Your presidency encompasses the run-up to the UK referendum on EU membership. Will the CLA be taking an “in” or “out” stance? Or will you be sitting on the fence?

“It will be for each CLA member to decide how to vote in a referendum when the time comes. The CLA’s priority is to ensure rural businesses – including farming, which dominates – can operate in a fiscal and regulatory framework that provides confidence and certainty, and allows investment and growth. This has to be the case whatever the outcome of a referendum.

“The CLA is focused on ensuring all sides and our members have a full understanding of the implications of continued membership or exit for rural business in the UK. That will be our focus throughout the run-up to an EU referendum.”

You have decided to stop running the annual CLA Game Fair. Yet the people taking it on must think it is viable. Why couldn’t the CLA make a go of it?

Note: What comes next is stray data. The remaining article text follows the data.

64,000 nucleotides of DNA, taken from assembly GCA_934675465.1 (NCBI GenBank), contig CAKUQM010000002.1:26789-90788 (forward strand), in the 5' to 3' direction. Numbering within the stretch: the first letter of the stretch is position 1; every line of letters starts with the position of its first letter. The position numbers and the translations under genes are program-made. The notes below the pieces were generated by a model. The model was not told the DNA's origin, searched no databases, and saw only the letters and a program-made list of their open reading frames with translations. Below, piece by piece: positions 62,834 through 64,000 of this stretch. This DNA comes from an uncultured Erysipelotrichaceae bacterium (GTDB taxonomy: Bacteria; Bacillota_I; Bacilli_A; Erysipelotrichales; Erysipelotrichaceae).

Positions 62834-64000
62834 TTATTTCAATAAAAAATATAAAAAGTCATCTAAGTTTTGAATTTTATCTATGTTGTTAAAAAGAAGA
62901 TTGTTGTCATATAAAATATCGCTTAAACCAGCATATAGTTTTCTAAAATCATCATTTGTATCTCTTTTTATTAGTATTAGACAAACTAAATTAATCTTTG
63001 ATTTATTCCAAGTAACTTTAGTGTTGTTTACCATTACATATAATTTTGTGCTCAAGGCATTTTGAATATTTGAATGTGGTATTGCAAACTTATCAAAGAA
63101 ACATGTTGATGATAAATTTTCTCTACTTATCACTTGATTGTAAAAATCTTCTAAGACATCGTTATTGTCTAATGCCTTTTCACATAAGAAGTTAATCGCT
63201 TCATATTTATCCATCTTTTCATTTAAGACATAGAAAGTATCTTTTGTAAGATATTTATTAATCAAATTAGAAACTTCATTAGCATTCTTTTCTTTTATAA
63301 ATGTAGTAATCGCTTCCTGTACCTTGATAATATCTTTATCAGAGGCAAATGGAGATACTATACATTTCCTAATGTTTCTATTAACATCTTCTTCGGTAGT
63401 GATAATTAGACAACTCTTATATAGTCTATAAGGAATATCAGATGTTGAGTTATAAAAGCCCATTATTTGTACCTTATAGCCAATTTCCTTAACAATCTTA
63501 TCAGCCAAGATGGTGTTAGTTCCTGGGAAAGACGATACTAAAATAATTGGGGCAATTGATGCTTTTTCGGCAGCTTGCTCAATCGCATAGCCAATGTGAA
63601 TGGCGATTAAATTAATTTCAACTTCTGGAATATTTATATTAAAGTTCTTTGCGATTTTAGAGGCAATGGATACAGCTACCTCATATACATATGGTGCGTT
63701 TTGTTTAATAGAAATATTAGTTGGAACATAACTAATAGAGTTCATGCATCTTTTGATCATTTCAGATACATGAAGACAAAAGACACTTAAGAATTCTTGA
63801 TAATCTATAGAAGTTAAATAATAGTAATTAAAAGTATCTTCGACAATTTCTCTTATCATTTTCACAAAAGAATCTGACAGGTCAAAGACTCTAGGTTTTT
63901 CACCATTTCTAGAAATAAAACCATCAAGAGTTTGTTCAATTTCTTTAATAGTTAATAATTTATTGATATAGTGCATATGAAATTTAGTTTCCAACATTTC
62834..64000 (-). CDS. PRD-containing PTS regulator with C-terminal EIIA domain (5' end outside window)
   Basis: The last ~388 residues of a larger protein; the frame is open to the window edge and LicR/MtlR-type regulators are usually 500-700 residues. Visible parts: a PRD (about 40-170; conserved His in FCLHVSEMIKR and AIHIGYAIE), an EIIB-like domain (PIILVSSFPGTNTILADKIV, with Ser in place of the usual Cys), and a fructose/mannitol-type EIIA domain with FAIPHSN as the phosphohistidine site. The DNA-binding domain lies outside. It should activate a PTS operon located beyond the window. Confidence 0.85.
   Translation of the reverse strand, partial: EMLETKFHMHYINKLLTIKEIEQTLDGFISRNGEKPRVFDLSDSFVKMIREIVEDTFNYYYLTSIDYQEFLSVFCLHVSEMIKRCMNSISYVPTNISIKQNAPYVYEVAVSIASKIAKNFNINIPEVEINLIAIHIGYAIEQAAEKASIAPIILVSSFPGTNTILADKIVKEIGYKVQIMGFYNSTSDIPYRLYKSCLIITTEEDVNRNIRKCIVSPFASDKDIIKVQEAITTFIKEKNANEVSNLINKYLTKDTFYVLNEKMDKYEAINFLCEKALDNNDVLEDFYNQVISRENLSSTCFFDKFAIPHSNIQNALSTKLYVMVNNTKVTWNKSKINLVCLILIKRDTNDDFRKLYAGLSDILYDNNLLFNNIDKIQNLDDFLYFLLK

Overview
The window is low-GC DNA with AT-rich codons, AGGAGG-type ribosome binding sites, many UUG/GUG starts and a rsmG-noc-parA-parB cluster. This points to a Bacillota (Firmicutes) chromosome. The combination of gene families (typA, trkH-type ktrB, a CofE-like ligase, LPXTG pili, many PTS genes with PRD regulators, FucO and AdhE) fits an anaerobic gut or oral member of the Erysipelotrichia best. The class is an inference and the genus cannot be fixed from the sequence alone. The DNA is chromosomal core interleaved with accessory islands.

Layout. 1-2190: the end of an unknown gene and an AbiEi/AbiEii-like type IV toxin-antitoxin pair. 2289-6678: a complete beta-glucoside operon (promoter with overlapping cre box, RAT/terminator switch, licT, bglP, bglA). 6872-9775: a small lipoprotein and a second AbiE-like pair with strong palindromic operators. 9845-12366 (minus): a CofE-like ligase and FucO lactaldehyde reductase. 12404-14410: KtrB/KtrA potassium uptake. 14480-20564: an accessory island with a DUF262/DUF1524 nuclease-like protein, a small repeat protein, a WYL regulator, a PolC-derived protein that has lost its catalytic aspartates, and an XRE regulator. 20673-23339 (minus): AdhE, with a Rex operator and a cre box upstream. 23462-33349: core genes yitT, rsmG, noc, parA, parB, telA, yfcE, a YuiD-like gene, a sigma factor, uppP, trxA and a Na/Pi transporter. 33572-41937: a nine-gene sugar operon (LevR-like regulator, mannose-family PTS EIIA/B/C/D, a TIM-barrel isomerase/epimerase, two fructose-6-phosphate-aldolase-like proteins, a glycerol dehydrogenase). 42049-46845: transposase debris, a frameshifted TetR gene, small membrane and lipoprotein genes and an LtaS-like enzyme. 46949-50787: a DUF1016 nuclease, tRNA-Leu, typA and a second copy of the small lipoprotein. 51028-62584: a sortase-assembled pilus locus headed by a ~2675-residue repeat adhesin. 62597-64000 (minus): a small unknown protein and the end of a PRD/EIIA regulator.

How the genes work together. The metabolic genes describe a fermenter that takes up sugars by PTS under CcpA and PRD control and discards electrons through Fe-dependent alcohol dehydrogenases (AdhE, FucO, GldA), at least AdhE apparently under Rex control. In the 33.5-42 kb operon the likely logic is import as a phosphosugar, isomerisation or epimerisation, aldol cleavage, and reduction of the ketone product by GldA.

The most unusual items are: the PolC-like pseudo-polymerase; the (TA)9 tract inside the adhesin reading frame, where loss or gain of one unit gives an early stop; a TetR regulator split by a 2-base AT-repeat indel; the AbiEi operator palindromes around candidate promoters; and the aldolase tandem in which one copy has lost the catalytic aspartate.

“We are proud of the game fairs we have run for more than half a century. Like many others, I have fantastic memories from years of running the CLA Game Fair and this was a difficult decision. A number of factors contributed to a decline in income from exhibitors, sponsors and attendees and it was not right to continue asking members to subsidise the event.

See also: Game Fair back on after securing fresh investment

“We are very pleased that others in the industry will take over the mantle and that people will have the opportunity to attend game fairs next summer.

“The CLA will remain very active at regional shows and other events, continuing to bring people together to discuss issues that matter to rural communities, but we will not be partnering with any game fairs taking place next year.”